Journal Record Staff Reporter
A pair of physicians, in Oklahoma City to counter Hillary
Rodham Clinton's highly visible saber-rattling trip last month,
Thursday urged Congress to slow down and to fully consider
ramifications of health care reform before taking action.
America is not ready for the additional strain on the system
and the attendant skyrocketing costs when universal coverage is
installed, the pair said Thursday during a wide-ranging interview
with The Journal Record.
"We don't want to railroad something through, then find out
that in 10 or 20 years we've doubled our national deficit," said
Dr. Joseph Stephen Alpert, a cardiologist at the University of
Arizona Health Sciences Center in Tucson. "Health care is 15
percent of our gross domestic product, and we should be careful
about tampering with it. If, say, automotive production was 15
percent of our gross domestic product, we'd think twice about
pushing a steam locomotive through to hurry and get something
While both Alpert and Dr. W. Bruce Fye _ a cardiologist at
Marshfield Clinic, Marshfield, Wis., and a clinical associate
professor of medicine at the University of Wisconsin at Madison _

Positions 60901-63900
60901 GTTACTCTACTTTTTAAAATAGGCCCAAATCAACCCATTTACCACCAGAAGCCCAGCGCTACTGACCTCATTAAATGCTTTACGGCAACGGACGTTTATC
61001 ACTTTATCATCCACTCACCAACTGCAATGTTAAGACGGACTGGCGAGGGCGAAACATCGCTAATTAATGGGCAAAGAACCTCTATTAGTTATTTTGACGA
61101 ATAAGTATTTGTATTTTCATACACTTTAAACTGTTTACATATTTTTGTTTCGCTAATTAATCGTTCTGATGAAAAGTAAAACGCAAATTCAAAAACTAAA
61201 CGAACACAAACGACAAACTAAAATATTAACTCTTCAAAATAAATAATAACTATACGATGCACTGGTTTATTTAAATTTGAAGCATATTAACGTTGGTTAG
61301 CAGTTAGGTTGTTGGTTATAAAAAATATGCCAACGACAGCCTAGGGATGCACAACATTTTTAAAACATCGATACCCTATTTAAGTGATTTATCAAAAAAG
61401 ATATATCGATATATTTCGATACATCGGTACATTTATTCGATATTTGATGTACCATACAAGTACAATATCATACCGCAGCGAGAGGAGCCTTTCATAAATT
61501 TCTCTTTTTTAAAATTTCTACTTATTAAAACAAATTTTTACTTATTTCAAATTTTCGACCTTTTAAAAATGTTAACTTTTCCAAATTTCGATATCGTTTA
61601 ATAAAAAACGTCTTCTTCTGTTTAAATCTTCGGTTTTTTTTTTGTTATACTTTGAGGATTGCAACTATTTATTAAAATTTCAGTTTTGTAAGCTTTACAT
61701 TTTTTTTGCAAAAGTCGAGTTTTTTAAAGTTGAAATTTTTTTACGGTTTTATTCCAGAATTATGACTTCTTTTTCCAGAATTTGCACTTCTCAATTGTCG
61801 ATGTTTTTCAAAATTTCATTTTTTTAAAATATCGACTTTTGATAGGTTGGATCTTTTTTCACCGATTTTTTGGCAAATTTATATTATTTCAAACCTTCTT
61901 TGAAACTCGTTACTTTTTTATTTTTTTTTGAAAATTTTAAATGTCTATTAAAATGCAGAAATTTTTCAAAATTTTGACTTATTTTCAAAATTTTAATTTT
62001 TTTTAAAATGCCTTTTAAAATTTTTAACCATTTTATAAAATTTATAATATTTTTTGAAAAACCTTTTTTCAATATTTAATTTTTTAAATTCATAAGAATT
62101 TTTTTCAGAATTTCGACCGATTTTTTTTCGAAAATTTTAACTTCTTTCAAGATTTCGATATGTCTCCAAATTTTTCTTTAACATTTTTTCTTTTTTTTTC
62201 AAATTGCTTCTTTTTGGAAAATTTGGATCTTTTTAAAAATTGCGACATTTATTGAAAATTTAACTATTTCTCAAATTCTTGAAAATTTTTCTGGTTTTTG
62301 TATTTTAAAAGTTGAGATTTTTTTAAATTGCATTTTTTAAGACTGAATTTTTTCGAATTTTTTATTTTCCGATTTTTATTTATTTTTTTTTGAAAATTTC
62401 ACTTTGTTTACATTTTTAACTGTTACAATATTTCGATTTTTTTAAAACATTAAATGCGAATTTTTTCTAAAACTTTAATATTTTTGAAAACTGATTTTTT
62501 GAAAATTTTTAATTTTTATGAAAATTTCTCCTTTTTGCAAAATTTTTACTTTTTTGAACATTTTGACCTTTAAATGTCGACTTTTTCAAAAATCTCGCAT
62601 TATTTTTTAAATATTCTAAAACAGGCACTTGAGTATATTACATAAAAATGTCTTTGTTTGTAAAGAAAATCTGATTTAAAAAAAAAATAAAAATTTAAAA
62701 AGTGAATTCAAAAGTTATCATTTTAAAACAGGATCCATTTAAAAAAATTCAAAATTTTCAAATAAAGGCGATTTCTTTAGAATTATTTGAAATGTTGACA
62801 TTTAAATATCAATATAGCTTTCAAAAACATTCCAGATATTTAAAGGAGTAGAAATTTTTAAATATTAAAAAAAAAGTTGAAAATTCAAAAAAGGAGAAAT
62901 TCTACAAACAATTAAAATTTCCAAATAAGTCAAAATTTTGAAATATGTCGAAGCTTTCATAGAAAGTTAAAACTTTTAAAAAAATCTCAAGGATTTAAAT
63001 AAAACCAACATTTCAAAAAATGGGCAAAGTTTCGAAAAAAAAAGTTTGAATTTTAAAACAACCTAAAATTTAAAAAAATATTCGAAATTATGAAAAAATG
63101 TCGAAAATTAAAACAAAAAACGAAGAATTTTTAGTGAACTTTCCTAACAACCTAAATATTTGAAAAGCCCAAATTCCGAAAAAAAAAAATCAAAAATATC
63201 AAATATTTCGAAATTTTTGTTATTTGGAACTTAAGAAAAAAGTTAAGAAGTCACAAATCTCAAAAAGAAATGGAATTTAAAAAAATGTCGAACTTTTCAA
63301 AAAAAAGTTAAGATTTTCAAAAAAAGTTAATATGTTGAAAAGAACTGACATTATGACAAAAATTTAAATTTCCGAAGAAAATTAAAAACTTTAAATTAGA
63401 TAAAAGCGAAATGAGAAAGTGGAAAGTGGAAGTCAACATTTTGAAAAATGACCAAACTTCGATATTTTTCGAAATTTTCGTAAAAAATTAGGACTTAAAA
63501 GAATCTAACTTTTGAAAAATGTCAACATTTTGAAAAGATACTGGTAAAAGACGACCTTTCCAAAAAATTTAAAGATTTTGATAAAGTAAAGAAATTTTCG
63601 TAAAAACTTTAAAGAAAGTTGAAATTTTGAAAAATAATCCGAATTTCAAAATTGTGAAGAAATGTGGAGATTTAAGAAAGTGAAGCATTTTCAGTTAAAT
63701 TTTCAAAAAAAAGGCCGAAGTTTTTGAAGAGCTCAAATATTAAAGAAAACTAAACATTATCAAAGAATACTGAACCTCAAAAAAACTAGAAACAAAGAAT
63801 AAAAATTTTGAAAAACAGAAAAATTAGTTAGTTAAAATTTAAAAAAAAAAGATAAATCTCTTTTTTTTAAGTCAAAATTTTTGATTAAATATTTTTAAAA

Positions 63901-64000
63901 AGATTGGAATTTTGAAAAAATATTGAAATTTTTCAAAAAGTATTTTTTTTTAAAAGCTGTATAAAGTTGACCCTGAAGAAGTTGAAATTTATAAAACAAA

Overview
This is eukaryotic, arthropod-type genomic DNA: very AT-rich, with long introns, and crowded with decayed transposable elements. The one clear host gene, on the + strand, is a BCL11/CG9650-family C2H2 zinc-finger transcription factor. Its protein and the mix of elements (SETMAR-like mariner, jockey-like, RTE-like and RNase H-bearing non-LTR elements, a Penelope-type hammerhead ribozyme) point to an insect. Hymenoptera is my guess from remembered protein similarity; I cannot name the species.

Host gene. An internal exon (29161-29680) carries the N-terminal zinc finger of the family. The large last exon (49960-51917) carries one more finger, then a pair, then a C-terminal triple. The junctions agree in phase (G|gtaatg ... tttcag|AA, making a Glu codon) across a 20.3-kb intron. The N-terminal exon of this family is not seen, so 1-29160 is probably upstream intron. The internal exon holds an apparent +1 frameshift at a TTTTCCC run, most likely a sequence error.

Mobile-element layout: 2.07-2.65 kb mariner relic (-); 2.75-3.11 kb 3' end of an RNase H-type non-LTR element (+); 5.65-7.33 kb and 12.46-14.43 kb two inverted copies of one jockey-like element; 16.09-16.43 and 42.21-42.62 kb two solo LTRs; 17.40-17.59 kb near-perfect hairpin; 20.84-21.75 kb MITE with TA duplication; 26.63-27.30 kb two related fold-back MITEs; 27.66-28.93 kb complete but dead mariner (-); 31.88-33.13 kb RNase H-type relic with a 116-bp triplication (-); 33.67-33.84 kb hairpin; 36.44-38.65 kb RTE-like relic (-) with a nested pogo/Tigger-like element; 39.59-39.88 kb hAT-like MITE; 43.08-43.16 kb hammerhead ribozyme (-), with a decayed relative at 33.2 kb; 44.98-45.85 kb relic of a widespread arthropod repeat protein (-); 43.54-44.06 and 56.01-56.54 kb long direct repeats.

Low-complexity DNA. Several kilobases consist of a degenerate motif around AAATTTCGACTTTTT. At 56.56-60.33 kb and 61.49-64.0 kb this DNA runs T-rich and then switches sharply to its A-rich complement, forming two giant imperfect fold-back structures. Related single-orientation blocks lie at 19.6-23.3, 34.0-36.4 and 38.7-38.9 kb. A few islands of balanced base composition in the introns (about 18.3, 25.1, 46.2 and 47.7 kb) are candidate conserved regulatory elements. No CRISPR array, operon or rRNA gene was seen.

agreed that costs have gotten out of control, they say the rush
to pass reform has become too politicized.
They also said that the headlong rush that's stampeding
Congress into action probably will result in a half-measure that
causes more problems than it solves.
"America doesn't want a bill that passes the Senate 50 to 51,"
Alpert said. "Instead, America wants a bill that both sides want
and that the American people want.
"We should have more discussions among the professionals, the
physicians, the health care providers, the third-party payers,
the regulators and the politicians before coming up with a
Reports from Washington Thursday appeared as though the U.S.
Senate was heeding the advice of the two doctors. Senators broke
for vacation, leaving a health care reform bill far from ready
from floor consideration. The Senate's action makes it seem less
likely that health care reform will move through Congress this
But the rush for changes already has tempered some health care
delivery and cost reforms, Fye said.
"We're seeing people trying to position themselves to take
full advantage of any reform bill which passes," he said.
Technology also is being utilized more as a way to cut costs,
especially in rural areas. Wisconsin has a telemedicine network
similar to Oklahoma's where physicians in rural areas are able to
transmit test results in real time to specialists at metropolitan
medical centers for diagnosis.
"This is a real savings in cost and in time as well as an
improved treatment for patients," Fye said.
Fye and Alpert are part of a 12-man task force of the American
College of Cardiologists trying to drum up support for a more
moderate approach to health care reform. The task force is
touring select cities to "bring their message and allow people to
look at the entire picture," said Lynnette Moten, who is handling
public relations for the tour.
Both the physicians are to return to their homes today, she
Neither man would endorse or criticize any specific plan
because "no one knows exactly what's out there at the moment. …